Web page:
In class Leo expressed the desire to study theology, in order to prepare himself for membership in the Society, in case he should be found worthy. In consequence, his place was changed from the “second school,” where the food and living conditions were more modest, to the first, where he was served by waiters at table, and had a cubicle between a Silesian nobleman, the Count of Harbuval and Chamaré, and the young Marquis di Rangoni-Santacroce from Modena. He passed his examinations brilliantly, and, true to his resolve, quitted the pupil-life of the school to enter upon his noviciate in near-by Tisis, where he led a life of service and humility, silent subordination and religious discipline, and imbibed therefrom a spiritual relish fully equal to the fanatical expectations of his early years.

Meanwhile, however, his health suffered; less, indeed, through the severity of the noviciate, which was not lacking in physical recreation, than from within. The subtlety and acumen characteristic of the educational system of which he was now the object met his own natural tendencies half-way. He spent all his days and a good share of his nights in intellectual exercises, in searchings of the conscience, in contemplation, in introspection, into which he flung himself with such a passion of contentiousness as to involve him in a thousand difficulties, contradictions, and controversies. He was the despair—if at the same time the greatest hope—of his tutors, whom he daily pushed to the limits of their endurance by his raging dialectic and the subtility of his mental processes. “Ad hœc quid tu?” he would ask, the glasses of his spectacles flashing. And the cornered Father could only admonish him to pray for a tranquil spirit—“ut in aliquem gradum quietis in anima perveniat.” This tranquillity, when achieved, consisted of a complete atrophy of the personality, a state of insensibility in which the individual became a lifeless tool; it was a veritable

“graveyard peace,” the uncanny outward signs of which Brother Naphta could see on the empty, staring faces of those about him, but to which he would never attain, even by the route of physical decay.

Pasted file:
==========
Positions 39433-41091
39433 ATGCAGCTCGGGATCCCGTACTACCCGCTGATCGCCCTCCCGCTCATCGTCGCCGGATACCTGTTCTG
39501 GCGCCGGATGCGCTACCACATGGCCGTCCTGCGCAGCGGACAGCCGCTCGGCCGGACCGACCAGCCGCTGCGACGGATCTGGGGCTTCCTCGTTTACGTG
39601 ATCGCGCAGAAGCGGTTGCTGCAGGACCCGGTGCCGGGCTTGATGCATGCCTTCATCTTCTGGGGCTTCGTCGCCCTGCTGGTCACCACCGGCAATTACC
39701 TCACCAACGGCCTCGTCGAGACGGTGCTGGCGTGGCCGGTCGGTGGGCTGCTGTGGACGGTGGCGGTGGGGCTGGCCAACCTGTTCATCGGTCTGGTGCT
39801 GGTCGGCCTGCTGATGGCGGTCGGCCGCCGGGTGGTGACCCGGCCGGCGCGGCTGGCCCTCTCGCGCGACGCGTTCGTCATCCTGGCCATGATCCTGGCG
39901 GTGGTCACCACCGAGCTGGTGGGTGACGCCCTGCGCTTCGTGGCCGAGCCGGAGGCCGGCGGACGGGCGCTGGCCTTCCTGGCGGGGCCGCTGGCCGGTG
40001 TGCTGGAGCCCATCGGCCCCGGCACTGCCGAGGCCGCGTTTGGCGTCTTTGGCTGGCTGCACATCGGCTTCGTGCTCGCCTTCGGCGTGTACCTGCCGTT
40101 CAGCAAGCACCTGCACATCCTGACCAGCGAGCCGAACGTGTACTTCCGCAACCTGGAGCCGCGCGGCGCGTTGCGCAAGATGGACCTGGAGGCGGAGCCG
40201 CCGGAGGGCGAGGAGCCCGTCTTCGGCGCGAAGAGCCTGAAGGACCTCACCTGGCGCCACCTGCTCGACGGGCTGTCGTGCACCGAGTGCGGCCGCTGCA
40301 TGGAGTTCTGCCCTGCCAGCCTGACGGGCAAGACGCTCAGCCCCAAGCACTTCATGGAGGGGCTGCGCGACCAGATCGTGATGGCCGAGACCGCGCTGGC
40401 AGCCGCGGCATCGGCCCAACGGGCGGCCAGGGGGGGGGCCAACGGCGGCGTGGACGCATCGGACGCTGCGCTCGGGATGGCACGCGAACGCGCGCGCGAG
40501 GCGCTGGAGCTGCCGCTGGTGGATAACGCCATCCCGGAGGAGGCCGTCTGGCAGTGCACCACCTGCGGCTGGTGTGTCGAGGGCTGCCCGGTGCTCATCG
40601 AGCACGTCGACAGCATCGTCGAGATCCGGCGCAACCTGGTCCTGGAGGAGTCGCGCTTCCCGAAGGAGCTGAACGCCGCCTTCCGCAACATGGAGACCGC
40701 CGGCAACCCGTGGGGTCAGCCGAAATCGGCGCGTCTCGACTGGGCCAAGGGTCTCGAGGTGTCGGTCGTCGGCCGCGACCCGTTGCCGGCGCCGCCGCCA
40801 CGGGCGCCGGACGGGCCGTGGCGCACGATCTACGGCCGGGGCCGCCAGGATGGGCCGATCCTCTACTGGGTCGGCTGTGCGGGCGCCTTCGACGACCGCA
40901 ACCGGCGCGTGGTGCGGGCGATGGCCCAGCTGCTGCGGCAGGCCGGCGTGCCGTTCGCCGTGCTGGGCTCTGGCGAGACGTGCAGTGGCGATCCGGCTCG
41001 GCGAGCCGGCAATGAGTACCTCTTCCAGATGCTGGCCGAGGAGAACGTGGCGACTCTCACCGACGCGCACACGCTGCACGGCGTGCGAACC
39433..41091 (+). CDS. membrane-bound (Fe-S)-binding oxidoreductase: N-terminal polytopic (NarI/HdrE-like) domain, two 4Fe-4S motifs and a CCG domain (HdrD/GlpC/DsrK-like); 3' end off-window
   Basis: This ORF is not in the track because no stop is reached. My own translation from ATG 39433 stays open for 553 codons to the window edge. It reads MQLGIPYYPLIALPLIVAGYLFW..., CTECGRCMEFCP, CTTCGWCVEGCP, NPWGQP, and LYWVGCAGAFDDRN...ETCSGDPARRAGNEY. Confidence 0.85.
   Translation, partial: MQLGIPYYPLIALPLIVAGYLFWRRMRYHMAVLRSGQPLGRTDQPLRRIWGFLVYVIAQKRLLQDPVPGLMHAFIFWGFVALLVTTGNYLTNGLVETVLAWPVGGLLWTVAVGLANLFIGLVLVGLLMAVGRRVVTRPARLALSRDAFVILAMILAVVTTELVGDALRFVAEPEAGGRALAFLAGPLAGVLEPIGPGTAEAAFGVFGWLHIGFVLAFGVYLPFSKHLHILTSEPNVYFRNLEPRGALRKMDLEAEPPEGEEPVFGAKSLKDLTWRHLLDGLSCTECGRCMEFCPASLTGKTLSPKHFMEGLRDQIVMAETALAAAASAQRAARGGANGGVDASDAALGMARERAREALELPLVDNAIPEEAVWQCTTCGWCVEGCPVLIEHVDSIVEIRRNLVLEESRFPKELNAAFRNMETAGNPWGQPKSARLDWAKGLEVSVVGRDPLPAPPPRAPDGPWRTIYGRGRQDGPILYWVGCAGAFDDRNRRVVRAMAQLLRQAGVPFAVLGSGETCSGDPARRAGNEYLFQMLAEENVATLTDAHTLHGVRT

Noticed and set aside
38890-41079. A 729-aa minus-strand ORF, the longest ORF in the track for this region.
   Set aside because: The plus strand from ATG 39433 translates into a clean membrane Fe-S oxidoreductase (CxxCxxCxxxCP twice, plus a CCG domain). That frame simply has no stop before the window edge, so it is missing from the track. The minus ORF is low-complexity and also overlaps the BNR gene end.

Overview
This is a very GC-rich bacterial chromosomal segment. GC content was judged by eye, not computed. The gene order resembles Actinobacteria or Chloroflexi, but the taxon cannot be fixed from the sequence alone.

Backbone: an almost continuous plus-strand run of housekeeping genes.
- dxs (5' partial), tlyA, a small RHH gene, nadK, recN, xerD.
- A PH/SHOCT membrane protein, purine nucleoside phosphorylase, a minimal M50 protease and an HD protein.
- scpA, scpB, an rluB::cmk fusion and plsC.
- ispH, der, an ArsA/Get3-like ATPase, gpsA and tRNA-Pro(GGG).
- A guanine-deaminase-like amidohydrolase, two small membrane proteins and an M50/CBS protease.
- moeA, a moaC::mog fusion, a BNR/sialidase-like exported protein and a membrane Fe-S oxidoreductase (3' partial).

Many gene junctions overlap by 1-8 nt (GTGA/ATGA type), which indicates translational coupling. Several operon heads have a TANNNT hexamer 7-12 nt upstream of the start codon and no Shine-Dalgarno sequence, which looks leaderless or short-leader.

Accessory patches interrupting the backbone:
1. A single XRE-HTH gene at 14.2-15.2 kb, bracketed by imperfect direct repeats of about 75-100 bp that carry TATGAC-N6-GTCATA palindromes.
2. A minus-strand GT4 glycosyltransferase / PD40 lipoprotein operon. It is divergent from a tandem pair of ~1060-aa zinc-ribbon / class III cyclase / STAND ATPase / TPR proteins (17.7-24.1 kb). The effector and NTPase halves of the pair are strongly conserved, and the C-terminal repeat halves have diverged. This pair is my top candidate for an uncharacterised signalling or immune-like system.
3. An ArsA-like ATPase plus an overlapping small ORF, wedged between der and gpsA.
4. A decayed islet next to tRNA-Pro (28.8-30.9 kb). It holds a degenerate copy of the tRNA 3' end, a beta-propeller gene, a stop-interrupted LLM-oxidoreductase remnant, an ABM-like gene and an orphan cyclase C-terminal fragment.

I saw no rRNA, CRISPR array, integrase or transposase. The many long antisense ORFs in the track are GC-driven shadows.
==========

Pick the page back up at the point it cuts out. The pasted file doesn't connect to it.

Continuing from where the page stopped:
It spoke for the intellectual fibre of those in authority over him that his delays and drawbacks had no effect on his standing. At the end of his two years’ noviciate, the Pater Provincial himself sent for him, and after the interview sanctioned his admission into the Society. The young scholastic, having taken the four lowest orders of doorkeeper, acolyte, lector, and exorcizor, and also the “simple” vows, was now definitely a member of the Society, and set out for Falkenberg, the Jesuit college in Holland, to begin his theological studies.

He was then twenty years old. At the end of three years, the unfavourable climate and the continued mental strain had so combined to aggravate his hereditary complaint that a longer stay would have endangered his life. His superiors were alarmed by a hæmorrhage; he hovered for weeks between life and death, when they hurried him, barely convalescent, back whence he had come. In the institution where he had been a pupil he found occupation as prefect and supervisor of the boarders, and teacher of the humanities and philosophy. Such an interval was in any case prescribed for the students of the Society; but it usually lasted only a few years, after which one returned to the college to take up again the seven years’ course of study and carry it to its conclusion. This, however, it was not granted Brother Naphta to do. He continued ailing; doctor and superior decided that it was best for him to serve his order here among the pupils, in the good country air, with plenty of outdoor occupation on the farm. He took indeed the first of the higher orders, and won therewith the right to chant the Epistle on Sundays at mass—a right, however, which he never exercised, first because he was entirely unmusical, and second because of his weak chest, which made his voice break and unfitted it for singing. He never got further than being subdeacon—not even to diaconate, much less to priesthood. The hæmorrhages recurred, the fever persisted, and he had finally come to the mountains for an extended cure at the Society’s expense. This was now in its sixth year, and gradually coming to be no longer so much a cure as a fixed condition of existence, a residence for life in rarefied atmosphere, coloured by some activity as Latin master in the Davos gymnasium for slightly tubercular boys.